In August of 2013, 18-year-old Columbian-born artist Israel ‘Reefa’ Hernandez was killed by police while tagging an abandoned building in Miami. Through exhaustive investigation, it was discovered he was intentionally tased after he ran from the officers chasing him, some report, with weapons drawn and pointed at him. His death led to protests, and in 2017 he was cleared of any wrongdoing.
Now filmmaker, Miami native, and daughter of immigrants Jessica Kavana Dornbusch has penned and directed the film Reefa about the struck down artist. After four years of intense research and much dialogue with Hernandez’s family, Kavana Dornbusch has crafted a story that is much more a celebration of a joyful, idealistic youth’s life than it is about a senseless, tragic death at the hands of the officers who should have been protecting him.
Tyler Dean Flores plays Israel ‘Reefa’ Hernandez, who may be a graffiti artist, but is a good kid, through and through. Skating with his model girlfriend Frankie, hanging with his friends, obeying or apologizing to his parents, this is the way he spends his days as a young man both considering his creative future and living in the now, thinking about the life ahead of him, and the art he wants to express in the world. He enjoys his days, has a strong artistic point of view, and his family life is filled with love. They are all just waiting for their green cards to come through. From time to time though, one particular cop comes around and harasses Israel and his friends, threatening them about their graffiti, and making his partner nervous with his aggressive, megalomaniacal attitude. It’s clear that’s going to end badly.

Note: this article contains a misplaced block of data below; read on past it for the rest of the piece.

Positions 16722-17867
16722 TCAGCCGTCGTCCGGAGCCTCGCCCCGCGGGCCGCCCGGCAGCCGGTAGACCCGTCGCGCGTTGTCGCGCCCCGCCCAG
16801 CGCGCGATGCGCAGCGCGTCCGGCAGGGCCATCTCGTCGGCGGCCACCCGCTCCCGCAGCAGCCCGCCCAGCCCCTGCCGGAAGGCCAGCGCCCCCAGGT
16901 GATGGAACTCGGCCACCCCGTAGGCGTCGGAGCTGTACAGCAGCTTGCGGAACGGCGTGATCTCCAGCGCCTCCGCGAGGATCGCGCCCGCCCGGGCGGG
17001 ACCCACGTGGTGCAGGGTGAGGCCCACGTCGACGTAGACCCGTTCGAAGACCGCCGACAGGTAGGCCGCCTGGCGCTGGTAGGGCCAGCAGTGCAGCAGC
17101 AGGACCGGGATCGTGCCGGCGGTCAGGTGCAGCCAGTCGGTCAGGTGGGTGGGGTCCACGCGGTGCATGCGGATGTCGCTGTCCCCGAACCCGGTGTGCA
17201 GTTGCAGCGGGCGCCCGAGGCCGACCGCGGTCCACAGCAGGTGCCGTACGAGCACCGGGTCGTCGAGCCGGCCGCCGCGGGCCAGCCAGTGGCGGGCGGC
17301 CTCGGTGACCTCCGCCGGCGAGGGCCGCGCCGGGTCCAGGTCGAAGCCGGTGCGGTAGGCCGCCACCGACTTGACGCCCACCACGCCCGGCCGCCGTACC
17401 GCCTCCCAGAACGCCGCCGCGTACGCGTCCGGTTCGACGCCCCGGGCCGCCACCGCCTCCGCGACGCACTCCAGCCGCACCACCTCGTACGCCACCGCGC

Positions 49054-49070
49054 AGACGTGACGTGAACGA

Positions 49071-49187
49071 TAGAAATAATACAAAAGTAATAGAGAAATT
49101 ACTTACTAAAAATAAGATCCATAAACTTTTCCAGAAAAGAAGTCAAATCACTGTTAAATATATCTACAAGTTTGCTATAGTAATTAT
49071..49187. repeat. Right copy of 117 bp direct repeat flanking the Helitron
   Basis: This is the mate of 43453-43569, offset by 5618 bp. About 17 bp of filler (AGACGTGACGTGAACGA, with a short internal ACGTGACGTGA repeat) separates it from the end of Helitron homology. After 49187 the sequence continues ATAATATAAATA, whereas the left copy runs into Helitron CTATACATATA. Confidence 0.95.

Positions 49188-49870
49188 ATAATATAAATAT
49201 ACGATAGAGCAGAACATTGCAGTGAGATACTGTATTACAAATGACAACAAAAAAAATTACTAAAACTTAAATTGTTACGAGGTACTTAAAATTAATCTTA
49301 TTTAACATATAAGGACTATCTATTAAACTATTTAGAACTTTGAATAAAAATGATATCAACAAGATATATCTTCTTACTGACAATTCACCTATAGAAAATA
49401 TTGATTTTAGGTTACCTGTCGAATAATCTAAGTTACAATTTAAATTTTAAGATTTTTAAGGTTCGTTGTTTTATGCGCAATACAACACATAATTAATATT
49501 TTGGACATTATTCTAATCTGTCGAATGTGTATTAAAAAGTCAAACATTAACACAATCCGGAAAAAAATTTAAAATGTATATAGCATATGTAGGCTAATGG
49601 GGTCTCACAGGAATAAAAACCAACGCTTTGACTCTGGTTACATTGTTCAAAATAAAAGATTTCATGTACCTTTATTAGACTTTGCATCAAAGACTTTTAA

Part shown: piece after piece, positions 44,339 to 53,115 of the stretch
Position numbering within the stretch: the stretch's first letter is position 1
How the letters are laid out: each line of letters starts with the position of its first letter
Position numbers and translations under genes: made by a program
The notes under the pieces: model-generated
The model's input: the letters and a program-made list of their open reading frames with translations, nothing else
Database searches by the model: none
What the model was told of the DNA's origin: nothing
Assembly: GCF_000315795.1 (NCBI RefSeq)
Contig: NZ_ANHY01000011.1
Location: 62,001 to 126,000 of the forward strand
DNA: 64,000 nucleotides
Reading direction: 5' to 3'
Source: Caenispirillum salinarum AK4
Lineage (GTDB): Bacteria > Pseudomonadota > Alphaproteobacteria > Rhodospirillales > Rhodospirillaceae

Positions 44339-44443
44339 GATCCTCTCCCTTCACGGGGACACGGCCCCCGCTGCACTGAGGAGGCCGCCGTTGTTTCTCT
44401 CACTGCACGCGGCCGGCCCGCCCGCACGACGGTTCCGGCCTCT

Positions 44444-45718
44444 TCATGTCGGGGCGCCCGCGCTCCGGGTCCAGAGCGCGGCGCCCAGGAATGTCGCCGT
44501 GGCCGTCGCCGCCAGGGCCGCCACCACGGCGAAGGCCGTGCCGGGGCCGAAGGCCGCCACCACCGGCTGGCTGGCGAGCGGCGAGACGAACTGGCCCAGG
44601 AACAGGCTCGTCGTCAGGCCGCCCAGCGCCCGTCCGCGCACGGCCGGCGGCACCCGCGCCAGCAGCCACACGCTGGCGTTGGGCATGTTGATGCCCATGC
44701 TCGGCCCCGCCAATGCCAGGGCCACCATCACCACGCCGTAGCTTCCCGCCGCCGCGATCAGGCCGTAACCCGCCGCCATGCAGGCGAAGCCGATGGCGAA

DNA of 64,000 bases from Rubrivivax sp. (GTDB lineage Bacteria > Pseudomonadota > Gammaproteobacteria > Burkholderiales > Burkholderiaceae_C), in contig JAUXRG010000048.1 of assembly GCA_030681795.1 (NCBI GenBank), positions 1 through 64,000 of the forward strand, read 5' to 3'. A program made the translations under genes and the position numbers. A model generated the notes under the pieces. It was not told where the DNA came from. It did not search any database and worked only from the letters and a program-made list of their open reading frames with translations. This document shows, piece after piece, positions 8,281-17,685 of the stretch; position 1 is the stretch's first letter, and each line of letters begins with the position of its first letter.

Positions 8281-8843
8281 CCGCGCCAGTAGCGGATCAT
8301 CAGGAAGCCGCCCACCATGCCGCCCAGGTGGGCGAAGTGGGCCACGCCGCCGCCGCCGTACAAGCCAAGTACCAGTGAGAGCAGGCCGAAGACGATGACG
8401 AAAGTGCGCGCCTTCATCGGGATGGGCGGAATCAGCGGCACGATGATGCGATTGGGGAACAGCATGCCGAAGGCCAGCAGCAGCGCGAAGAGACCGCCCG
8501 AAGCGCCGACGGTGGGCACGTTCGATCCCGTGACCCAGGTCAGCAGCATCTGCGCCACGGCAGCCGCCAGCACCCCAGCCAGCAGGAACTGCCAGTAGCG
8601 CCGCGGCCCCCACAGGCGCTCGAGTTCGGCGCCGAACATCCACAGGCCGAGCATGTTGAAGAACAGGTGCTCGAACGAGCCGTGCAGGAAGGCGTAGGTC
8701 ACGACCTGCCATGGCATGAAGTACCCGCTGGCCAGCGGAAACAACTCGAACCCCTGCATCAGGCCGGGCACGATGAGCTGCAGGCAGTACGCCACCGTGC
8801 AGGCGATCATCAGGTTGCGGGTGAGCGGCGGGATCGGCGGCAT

Some of the best qualities of Reefa are the ensemble work of the actors portraying the Hernandez family, guided by the always great José Zúñiga, as the patriarch, and the very natural breakthrough performance of Flores as Israel. The film is beautifully lensed, and has great use of color and light, especially for a film made on such a small budget.
On the down side, some of the actors are amateurish, and the story dips into Hallmark territory, especially in its loose interpretation of several real life events, which is unnecessary given how dramatic the true story already is.
It’s beautiful that not only was Kavana Dornbusch inspired to bring Hernandez’s story to life, highlighting the most positive, joyful aspects of who he was, as an individual, a beloved son and brother, and an artist, but she inspired others to support her vision by successfully crowdfunding the film. The story is one that should be told, and Flores is an actor who deserves to be seen.
3 out of 5 stars.